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Once a potential risk has been identified, research can be devoted to diminishing or eliminating its impact, which is a key part of risk management. This can be exemplified by one of the projects on virus-resistant GMPs (BIO4-CT96-0773). This project focused primarily on the phenomenon of heterologous encapsidation in transgenic plants expressing a viral coat protein gene, which could have an impact on the epidemiology of viral diseases via changes in the interactions with virus vectors, such as insects, nematodes or fungi. The researchers showed that it was possible to modify the transgene to eliminate the interaction with the vector, while maintaining its ability to confer virus resistance, in essence eliminating a source of potential risk. In a similar problem-solving mode, a newly-launched project (QLK3-2000-00060) proposes to develop a system for the selection of transformed cells that would not be based on antibiotic resistance. Although no risks have been scientifically associated with the antibiotic resistance genes commonly used to generate transgenic plants, the new system would avoid this highly polemical problem, and could thus contribute to improving public acceptance of GMPs.
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As we have seen above, GMP biosafety research is often closely tied to solving problems due to potential risks associated with specific transgenes. Even these studies however have provided considerable information of fundamental interest. For instance, as mentioned above, GMP biosafety research has led to considerable advance in our understanding of gene flow and pollen dispersal. Previously, this area drew its conclusions primarily from plant breeders' relatively modest requirements for seed purity, and information on the exact extent of potential gene flow was lacking. It is also reassuring to note that fundamental research that in the long term will only have an impact on GMP biosafety has also been supported, with funding of particularly large consortia devoted to research on transgene silencing (BIO4-CT96-0253) or on homologous recombination (BIO4-CT97-2028) in plants. Although these projects were not funded as biosafety research per se, it is most appropriate that they be presented here, since solid risk assessment must clearly be based on thorough understanding of the fundamental mechanisms underlying gene transfer and transgene function.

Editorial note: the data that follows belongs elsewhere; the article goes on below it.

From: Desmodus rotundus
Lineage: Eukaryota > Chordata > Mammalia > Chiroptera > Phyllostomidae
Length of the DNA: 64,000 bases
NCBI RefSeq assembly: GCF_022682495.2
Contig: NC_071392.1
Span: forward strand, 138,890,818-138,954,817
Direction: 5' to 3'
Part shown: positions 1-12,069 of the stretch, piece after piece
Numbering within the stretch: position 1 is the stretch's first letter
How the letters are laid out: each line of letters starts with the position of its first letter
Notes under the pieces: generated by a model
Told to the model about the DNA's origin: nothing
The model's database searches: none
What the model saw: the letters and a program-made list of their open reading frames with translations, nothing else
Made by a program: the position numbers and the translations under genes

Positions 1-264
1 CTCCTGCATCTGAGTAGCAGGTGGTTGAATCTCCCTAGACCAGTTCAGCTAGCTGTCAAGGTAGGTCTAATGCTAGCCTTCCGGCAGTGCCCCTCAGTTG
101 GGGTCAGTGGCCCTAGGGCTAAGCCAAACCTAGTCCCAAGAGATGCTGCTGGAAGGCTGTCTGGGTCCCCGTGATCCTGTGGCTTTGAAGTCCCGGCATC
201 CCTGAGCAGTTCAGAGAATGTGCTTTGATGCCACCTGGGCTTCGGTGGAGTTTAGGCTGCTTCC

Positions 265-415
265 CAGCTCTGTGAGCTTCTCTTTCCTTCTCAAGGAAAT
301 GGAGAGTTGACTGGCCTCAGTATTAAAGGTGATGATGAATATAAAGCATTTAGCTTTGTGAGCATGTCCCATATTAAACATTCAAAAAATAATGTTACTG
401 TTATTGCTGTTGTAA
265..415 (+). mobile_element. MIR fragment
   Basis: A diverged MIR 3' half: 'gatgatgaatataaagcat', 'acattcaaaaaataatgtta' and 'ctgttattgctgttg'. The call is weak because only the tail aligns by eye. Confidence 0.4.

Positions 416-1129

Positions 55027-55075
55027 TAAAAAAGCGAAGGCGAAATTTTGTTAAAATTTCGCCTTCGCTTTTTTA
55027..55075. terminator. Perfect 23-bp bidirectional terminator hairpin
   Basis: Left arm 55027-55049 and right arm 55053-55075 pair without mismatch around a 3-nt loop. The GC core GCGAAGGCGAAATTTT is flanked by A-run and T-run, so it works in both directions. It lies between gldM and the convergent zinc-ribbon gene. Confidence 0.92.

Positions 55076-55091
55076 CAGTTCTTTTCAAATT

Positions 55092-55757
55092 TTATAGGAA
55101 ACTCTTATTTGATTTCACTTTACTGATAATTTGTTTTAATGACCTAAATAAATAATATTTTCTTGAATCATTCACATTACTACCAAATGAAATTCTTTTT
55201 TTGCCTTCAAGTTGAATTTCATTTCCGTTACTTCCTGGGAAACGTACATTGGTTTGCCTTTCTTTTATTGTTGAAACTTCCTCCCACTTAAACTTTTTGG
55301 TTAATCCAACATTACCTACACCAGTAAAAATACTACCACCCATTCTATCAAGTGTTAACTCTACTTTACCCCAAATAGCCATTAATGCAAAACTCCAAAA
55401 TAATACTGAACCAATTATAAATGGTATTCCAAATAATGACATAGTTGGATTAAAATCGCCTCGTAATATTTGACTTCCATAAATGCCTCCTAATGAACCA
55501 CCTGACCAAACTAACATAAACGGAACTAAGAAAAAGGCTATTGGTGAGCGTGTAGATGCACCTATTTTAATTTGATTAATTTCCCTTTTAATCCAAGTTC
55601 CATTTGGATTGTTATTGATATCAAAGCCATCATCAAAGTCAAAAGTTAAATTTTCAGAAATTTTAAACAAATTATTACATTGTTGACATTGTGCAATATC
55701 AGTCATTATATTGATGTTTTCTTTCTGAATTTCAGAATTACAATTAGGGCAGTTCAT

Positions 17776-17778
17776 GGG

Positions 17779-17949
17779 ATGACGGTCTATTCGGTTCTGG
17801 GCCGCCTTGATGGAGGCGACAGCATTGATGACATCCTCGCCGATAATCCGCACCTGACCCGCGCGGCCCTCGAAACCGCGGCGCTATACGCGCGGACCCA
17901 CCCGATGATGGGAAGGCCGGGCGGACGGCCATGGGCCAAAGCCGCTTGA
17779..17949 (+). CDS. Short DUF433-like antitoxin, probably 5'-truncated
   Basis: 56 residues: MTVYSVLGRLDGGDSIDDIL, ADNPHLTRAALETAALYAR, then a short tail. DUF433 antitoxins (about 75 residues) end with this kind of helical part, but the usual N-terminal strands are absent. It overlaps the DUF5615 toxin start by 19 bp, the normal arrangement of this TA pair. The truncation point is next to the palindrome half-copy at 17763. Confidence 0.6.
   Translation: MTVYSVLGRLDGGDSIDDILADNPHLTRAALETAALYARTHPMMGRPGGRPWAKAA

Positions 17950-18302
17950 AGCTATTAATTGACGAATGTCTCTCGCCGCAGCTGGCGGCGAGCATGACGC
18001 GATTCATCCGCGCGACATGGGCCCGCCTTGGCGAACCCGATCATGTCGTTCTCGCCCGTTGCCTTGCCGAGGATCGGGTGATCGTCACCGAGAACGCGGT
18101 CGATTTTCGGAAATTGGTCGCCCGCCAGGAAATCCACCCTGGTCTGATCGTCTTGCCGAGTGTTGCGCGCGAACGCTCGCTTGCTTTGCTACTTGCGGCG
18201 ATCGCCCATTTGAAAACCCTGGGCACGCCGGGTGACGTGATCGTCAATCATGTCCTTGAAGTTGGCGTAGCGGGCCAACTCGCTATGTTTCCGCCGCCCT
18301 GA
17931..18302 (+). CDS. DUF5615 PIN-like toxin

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What can we see as new emerging research needs? It is encouraging to note that two currently funded projects (ICA4-2000-30019 and IC18-CT98-0391) include studies involving developing countries. However, it is clear that such biosafety research efforts will have to be expanded in order to meet these countries' specific needs. The vast majority of GMPs belong to just a few crop species, and in most cases the new traits are encoded by a single gene whose product has little or no effect on the plant's biochemistry. As more complex traits that profoundly modify plant biochemistry are introduced into crops, such as ones that modify the characteristics of important plant products (oils, carbohydrates, etc.), or those that confer resistance to abiotic stresses (salinity, cold, drought, etc.), much more complex ecological questions will be raised which will of course require further, and more sophisticated biosafety evaluation. We are also currrently lacking essential information on the farm-scale performance of GMPs. For instance, many of the first GMPs could, in principle, lead to reduction in pesticide use, or to use of less toxic ones, or increase yield, or reduce costs. But will they in fact keep their promise? Only carefully conceived and executed farm-scale research will give us the answers. Beyond this, at some stage, the results of risk assessment of GMPs must be integrated into a broader perspective that will make it possible to weigh the advantages and disadvantages of various solutions for improving agriculture, with or without the various types of GMPs under consideration.